PHYTOPHTHORA CITRICOLA (SAWADA) - CAUSE OF AN IMPORTANT SHOOT ROT OF RHODODENDRON AND AZALEA

G.F. Backhaus
The first report on Phytophthora citricola Saw. (Mastigomycotina, Oomycetes) in Germany was given in 1959 after the fungus was isolated from diseased Rhododendron catawbiense. In and after 1979 the pathogen was recorded causing damage particulary to Rh. simsii, Rh. catawbiense, Erica sp. and Calluna sp. in nurseries. Typical symptoms on Azalea are: palegreen discoloration of leaves, severe dropping of leaves on single shoots associated with brown discolorations inside the twig's tissue. Single twigs of Calluna turn brown from the tips downwards. Usually no rot at the roots or shoot bases of diseased Ericaeae can be observed.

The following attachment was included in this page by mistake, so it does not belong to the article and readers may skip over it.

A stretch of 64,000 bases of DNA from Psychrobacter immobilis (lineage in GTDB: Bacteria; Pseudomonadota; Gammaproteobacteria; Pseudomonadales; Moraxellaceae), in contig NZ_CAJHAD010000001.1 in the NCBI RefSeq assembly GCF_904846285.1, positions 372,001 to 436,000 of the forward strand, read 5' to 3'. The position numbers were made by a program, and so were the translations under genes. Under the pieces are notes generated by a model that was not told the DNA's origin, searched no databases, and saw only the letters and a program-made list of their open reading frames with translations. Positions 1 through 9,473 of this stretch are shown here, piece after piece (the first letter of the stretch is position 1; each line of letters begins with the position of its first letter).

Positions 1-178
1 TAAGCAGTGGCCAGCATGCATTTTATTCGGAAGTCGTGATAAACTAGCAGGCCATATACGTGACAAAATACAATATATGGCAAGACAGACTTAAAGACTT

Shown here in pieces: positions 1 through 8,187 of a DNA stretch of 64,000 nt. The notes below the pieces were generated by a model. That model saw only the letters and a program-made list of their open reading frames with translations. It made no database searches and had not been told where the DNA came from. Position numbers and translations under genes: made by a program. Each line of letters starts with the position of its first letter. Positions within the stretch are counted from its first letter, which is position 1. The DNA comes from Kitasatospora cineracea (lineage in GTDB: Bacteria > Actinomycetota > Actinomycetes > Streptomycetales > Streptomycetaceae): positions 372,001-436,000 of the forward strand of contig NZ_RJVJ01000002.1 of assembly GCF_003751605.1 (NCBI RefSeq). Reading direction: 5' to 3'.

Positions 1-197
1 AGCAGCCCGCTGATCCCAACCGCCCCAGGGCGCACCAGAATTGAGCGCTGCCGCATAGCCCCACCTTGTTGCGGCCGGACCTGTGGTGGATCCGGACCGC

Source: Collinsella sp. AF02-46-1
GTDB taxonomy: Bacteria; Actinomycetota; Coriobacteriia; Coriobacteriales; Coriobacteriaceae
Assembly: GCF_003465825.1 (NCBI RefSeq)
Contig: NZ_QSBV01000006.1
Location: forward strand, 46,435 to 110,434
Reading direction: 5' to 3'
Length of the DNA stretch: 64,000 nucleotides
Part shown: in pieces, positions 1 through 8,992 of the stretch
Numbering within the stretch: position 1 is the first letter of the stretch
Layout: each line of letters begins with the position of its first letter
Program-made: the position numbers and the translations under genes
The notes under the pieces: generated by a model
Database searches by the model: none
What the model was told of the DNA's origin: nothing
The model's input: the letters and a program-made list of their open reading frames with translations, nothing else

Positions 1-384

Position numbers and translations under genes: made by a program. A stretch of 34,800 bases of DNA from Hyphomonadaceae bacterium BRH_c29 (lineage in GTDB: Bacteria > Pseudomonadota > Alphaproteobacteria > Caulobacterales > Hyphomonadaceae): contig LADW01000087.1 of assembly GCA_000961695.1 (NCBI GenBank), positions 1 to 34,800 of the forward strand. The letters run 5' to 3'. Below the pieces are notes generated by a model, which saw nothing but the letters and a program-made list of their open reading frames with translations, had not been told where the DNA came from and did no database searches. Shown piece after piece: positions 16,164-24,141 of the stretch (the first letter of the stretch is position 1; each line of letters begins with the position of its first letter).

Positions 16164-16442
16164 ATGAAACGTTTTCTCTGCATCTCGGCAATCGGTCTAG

The disease cycle is still not clearly unterstood. The fungus survives (Oospores) in the soil, enduring longer frost periods.

The infection takes place between 10 °C and 30 °C, primarily at the upper parts of the shoots. This indicates that the spread of the disease may be due to zoospores, which are transported to the plant's surface by drops of irrigation- or rainwater carrying contaminated soil particles. In order to be successful, control programs in commercial plant productions have to combine sanitary steps and spraying programs using Fosethyl as a fungicide.

Backhaus, G.F. (1994). PHYTOPHTHORA CITRICOLA (SAWADA) - CAUSE OF AN IMPORTANT SHOOT ROT OF RHODODENDRON AND AZALEA. Acta Hortic. 364, 145-154
DOI: 10.17660/ActaHortic.1994.364.18
https://doi.org/10.17660/ActaHortic.1994.364.18

Acta Horticulturae